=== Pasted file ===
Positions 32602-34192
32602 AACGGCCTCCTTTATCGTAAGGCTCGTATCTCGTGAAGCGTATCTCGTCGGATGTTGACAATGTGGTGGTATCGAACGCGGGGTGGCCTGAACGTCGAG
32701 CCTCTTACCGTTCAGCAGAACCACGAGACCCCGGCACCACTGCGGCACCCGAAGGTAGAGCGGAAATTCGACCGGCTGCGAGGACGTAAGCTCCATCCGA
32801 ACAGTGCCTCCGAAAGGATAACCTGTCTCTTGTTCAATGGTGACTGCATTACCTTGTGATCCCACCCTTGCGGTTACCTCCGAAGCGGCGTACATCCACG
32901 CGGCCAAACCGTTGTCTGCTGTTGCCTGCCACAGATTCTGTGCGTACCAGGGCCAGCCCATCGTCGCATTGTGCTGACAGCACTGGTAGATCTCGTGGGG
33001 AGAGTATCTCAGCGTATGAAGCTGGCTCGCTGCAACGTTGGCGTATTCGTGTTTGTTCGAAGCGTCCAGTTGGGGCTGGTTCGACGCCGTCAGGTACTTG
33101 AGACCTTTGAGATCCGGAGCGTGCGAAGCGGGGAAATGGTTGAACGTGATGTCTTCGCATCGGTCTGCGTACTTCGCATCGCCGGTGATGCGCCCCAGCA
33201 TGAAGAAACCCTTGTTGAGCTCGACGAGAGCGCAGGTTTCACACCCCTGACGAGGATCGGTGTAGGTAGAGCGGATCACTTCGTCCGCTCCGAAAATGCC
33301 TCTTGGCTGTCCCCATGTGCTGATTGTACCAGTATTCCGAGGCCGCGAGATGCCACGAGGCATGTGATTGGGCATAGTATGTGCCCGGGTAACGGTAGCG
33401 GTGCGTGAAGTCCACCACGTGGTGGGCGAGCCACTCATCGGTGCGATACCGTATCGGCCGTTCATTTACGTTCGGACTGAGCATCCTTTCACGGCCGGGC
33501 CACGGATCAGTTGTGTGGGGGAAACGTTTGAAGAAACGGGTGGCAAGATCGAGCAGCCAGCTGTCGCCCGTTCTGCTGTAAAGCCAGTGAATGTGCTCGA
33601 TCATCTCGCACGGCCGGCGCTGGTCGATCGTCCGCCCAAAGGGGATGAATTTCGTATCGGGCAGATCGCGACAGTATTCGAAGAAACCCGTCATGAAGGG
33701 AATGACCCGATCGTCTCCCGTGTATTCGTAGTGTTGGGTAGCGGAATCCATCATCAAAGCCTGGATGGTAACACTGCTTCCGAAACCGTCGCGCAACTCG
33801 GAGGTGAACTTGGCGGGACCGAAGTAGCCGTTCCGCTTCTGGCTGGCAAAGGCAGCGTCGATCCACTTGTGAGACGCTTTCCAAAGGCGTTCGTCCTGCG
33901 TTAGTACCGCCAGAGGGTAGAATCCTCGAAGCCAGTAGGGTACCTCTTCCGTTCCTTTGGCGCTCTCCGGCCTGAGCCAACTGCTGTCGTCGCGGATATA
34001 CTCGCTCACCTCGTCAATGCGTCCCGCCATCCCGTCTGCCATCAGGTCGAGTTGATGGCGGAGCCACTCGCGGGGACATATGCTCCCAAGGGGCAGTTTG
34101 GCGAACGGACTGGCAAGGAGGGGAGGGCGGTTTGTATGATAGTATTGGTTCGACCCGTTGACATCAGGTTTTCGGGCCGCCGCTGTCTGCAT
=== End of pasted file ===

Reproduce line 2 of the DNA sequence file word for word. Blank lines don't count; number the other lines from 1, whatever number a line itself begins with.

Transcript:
32602 AACGGCCTCCTTTATCGTAAGGCTCGTATCTCGTGAAGCGTATCTCGTCGGATGTTGACAATGTGGTGGTATCGAACGCGGGGTGGCCTGAACGTCGAG